Like Apple, Samsung thought it wise to have its own Mini but not a smaller tablet. Instead, the South Korean decided to serve a downsized version of its bestselling handset so far, the Galaxy S3, which recently outpaced the iPhone as the most sought-after smartphone brand in the world.
Enter the Galaxy S3 Mini, which obviously is an attempt to extend the reach of the high-end Galaxy class, this time though Samsung is bending a bit over for more consumers the world over to have a taste of what the Galaxy flavour is all about.
"The Galaxy S3 Mini has been designed by Samsung to have the style, the experience and the performance of the (regular) Galaxy S3 in a much smaller package ... The speed and the performance of the S3 Mini is on par with its big brother," UK-based tech blog site 3G said on its initial impression of the handset.
The specs that came with the phone is generous enough, 3G added, with its 4-inch screen matched with Samsung's WVGA Super AMOLED display technology that delivers picture and video rendering in decent 800 x 480 screen resolution.
Powering the S3 Mini is a dual-core 1GHz processor that works with a 1GB RAM and everything that the phone is able to accomplish is controlled by Android 4.1 JellyBean.
Samsung is clear enough that the S3 Mini is a mid-level Galaxy but its 5MP camera sensor exceeds what normally is expected from the class, 3G observed, thus giving users the ability to produce quality still and moving images, which can be stored on phone's internal memory of either 8GB or 16GB.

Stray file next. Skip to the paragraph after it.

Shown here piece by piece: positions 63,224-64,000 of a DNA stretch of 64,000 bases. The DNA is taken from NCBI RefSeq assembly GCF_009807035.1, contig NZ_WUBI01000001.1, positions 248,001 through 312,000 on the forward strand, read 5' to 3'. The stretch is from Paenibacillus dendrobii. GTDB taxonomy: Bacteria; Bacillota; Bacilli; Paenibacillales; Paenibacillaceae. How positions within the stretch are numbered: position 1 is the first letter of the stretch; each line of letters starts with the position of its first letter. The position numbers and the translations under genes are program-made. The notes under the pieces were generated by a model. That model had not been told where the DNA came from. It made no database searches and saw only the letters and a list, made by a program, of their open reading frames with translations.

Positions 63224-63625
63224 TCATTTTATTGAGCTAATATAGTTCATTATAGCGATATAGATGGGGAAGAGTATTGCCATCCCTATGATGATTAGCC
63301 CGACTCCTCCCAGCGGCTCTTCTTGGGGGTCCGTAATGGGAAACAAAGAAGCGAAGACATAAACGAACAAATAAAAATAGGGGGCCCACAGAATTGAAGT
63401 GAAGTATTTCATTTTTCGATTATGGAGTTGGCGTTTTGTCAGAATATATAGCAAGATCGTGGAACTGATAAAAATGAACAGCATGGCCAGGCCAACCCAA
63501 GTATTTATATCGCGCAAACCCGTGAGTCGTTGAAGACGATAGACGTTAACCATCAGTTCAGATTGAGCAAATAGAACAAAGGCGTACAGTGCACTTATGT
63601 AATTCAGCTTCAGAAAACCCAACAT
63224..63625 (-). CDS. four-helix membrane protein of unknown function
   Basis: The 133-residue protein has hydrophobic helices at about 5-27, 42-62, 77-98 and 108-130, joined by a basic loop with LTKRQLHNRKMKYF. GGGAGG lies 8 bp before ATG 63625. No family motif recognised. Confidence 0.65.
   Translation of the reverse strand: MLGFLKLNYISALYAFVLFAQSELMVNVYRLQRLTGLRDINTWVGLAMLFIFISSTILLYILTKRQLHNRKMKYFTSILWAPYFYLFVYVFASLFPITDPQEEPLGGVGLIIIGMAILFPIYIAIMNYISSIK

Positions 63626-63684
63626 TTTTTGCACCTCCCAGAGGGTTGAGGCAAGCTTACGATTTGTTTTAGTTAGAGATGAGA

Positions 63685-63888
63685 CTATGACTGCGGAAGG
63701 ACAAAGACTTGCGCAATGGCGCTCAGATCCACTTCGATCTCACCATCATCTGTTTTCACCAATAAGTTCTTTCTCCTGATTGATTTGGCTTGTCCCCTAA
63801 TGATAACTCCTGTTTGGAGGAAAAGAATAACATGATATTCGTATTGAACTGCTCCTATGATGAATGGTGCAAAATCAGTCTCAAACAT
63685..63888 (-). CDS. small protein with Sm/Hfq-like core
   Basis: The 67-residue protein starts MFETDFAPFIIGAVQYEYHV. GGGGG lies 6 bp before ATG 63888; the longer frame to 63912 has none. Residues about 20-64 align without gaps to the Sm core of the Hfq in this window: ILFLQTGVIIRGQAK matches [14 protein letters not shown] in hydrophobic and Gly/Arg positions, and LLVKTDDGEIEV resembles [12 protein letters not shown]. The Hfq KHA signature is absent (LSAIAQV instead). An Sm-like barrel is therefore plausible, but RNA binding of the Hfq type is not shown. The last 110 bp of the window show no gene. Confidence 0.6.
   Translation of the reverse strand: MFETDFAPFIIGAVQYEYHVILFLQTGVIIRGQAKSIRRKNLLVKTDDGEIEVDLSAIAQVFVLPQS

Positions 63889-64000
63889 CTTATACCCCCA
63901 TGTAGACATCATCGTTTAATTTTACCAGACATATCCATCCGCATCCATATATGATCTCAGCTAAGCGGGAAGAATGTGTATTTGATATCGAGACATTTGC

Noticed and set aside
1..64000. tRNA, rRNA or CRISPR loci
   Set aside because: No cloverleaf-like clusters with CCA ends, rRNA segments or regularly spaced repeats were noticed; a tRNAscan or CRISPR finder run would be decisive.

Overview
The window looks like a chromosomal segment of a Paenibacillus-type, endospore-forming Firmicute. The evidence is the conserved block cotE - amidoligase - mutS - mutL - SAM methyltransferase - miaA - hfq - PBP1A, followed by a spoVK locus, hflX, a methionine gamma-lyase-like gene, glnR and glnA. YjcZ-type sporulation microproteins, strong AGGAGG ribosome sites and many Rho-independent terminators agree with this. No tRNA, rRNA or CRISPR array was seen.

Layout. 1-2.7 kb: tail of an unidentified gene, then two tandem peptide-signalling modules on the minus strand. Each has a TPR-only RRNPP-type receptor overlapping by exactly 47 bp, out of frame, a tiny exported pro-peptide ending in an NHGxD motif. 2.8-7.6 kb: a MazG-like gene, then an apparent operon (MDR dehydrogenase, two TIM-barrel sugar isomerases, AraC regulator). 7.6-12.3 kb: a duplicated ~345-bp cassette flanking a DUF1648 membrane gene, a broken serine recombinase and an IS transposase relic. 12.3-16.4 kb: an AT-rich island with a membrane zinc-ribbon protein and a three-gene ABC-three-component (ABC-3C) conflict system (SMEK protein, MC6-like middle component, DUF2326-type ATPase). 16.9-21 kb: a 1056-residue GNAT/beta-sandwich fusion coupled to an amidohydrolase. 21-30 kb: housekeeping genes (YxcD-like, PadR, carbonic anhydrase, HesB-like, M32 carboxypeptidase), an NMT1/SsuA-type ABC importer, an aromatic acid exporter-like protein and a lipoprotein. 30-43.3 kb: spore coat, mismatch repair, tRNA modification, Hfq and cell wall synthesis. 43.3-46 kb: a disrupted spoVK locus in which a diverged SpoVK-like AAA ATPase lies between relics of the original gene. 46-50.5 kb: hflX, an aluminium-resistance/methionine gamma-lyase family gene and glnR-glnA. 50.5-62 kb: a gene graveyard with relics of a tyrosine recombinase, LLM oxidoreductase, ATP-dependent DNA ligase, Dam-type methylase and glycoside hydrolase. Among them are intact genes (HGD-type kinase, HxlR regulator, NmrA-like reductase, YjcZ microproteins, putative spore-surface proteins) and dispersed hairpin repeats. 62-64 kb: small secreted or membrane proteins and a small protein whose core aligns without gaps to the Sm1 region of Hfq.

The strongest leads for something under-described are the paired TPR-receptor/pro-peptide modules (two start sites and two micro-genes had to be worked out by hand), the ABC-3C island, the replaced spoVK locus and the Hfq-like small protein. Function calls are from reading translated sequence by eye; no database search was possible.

This latest Galaxy member also connects in almost every possible way - via Wi-Fi, 3G, Bluetooth, NFC and even 4G-LTE - leaving the impression that would-be buyers wouldn't be missing the bigger S3 that much as Samsung did not peel away too many of the power features that convinced consumers to give up their cash for the unit.
Admittedly though, the sex-appeal has been tamed a bit "for the idea of cutting down the smartphone experience to make the cost a little bit more palatable," which for TechRadar is not really a big issue.
But when pricing consideration comes into play, the downgrades represented in the S3 Mini "is still too expensive to be considered an ideal choice," the tech blog site added.
TechRadar is convinced that the S3 Mini is not necessarily a compromise gadget just so Samsung can deliver the Galaxy lines to more consumers.
"While other mini versions of handsets have come in and promised to cut down the experience for the benefit of the pocket, this is one of the first times we've seen a shell actually minimised almost to scale," said the TechRadar review.
In fact, Samsung has successfully produced "a decent-size phone that sits happily in the hand and is much easier to operate than the Galaxy S3 proper," the review added.
What consumers will have in the S3 Mini is certifiably a full-range smartphone that only lacks the glam attributed to the more expensive regular-sized S3, added a separate review from UK tech blog Hardware.
"The (S3 Mini's) hardware may not be the latest and the greatest, but it's powerful enough to ensure a smooth user experience," Hardware wrote.
However, one thing is bothersome, the same review said, which is the premium price that came with the Mini - an observation seemingly shared by all the reviews about the smaller S3.
If for this reason alone, Samsung would find it hard to sell the S3 Mini considering that more attractive alternatives are out there. Stuff.tv pointed to Google's Nexus 4 and Apple's iPhone 4S as likely rivals.
Both handsets offer almost the same price levels with the Samsung phone and even if they go a bit higher, consumers will naturally gravitate to the heft, power and the same prestige found on the Apple and Google (LG actually) devices, Stuff.tv said.
Yet setting that aside, "the S3 Mini ... that runs fast enough to keep up with all but the most taxing tasks ... is a worthy smaller sibling to its elder S3 brother," said the review.